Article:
"Ralph wept for the end of innocence, the darkness of man’s heart, and the fall through the air of a true, wise friend called Piggy."Within the quote from Lord of the Flies are there any...
"Ralph wept for the end of innocence, the darkness of man’s heart, and the fall through the air of a true, wise friend called Piggy."
Within the quote from Lord of the Flies are there any literary devices present like hyperbole, metaphor? There must be one!
This quote from the last chapter of Lord of the Flies is one of the most memorable ones. You are quite right that there are some literary devices used to make such a line so full of pathos. "The darkness of man's heart" is a metaphor for evil, savagery, power struggles that so plagued the boys on the island. In this particular metaphor the literal reference to evil and savagery is implied rather than being directly stated; the figurative term "darkness of man's heart" is stated.
"Fall" in the next line is both literal and figurative. Piggy did fall through the air to his death; but "fall" can also be a metaphor for Piggy's decline in influence and power throughout the novel. As Jack grows more brazen and powerful, Piggy becomes more and more helpless. His glasses are broken and later stolen. Before his death, he is trying to talk some sense into the boys but his words only result in mocking laughter and a deliberate murder.
I can't help but think that the first two words, "Ralph wept" are an allusion to the biblical verse "Jesus wept." Ralph, like Jesus, is indeed weeping for man's inhumanity to man.
If your analysis could include rhetorical devices, you might note that the sentence contains parallelism; repetition of the same grammatical structure. Each item in the three-part list is comprised of a noun followed by a prepositional phrase.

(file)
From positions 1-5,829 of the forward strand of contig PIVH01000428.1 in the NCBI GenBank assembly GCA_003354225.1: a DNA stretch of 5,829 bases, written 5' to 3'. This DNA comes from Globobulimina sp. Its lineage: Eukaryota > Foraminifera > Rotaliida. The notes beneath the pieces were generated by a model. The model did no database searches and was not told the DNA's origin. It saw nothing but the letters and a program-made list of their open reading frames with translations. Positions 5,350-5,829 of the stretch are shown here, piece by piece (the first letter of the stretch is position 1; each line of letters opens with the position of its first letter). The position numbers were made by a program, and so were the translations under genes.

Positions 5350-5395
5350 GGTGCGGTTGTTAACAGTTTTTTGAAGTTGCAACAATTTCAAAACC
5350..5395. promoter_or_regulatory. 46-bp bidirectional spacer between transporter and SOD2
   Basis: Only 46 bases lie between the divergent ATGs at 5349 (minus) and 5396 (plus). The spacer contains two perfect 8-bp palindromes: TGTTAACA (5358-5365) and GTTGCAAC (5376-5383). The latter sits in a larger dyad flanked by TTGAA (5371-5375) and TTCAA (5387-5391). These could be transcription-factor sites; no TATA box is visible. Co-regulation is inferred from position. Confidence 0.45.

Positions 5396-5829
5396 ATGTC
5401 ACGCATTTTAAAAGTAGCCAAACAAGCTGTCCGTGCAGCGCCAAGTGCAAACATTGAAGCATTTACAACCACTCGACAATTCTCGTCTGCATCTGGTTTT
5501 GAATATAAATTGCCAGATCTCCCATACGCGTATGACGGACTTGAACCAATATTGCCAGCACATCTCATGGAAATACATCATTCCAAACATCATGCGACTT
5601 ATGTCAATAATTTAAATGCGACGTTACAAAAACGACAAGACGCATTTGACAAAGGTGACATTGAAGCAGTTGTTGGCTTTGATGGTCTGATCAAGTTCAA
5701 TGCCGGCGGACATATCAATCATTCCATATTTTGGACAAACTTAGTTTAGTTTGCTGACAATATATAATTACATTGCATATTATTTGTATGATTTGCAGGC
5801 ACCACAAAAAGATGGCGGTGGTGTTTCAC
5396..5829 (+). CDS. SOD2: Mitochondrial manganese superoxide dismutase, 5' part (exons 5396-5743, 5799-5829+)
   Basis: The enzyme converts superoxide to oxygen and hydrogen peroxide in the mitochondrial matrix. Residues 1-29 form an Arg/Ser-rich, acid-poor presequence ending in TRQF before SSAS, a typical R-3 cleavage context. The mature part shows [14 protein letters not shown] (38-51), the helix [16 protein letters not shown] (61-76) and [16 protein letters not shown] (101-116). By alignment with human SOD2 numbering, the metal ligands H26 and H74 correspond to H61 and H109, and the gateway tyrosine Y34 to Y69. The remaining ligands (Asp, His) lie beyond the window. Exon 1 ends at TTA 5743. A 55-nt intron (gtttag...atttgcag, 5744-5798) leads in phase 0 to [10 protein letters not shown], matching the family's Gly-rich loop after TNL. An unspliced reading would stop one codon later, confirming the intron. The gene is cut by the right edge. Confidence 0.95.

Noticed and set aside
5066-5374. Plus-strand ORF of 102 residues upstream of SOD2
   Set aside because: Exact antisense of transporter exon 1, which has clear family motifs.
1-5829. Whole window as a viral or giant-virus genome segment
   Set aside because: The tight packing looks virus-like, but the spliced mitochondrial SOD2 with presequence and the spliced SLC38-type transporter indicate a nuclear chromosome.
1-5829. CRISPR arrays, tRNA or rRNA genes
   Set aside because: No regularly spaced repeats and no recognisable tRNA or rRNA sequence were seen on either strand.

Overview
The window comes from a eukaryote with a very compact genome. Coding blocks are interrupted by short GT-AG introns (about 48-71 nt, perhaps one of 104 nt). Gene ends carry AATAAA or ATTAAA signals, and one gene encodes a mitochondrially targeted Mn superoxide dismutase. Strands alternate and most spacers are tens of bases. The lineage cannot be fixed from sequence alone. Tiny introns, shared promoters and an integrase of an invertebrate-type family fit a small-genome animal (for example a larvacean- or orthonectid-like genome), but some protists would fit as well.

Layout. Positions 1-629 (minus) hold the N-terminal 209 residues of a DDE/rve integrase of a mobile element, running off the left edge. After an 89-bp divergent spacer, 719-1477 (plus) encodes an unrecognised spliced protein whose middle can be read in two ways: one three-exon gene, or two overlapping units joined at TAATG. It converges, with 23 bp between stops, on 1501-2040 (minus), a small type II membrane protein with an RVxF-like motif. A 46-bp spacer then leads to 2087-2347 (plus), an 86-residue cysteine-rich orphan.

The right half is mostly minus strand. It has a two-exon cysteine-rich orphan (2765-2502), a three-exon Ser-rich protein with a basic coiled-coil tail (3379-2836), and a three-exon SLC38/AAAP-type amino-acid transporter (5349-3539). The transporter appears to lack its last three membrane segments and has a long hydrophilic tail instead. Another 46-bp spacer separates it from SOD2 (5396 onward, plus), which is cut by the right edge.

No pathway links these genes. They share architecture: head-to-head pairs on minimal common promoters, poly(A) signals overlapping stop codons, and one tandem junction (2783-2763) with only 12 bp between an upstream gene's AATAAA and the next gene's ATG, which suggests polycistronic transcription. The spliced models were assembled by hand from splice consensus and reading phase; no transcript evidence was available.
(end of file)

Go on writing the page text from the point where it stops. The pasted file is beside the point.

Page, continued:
On the last page of William Golding's Lord of the Flies, having been rescued by the naval officer from death at the hands of Jack and the hunters who have descended to pure savagery, Ralph assesses what has happened on the island where the boys have been stranded. Overcome with emotion, Ralph begins to sob, weeping for what in themselves has been lost. Certainly, their child-like innocence is gone, and Simon is dead. Ralph recognizes "the evil that men do" [Julius Caesar] instrinsically; finally, he understands what it has been about which Simon was inarticulate at the assembly held in Chapter Five. "The darkness of man's heart" is a metaphor for Simon's understanding of the evil that is inherent in human beings, an evil that is released when the restraints of civilization are loosened or removed.
As he remembers his wise friend, Piggy, Ralph shakes and sobs, too. Poor Piggy, who was so cruelly killed by the sadistic Roger, "who carried death in his hands" and sent the pink granite rock upon Piggy, striking him with a blow from chin to knee. Piggy fell forty feet and landed on his back across a red rock; his head opened and his arms and legs twitched in death. Then, the sea swept Piggy's boy from Ralph's view. Piggy's death is metaphorically expressed in Ralph's thoughts of his "fall through the air."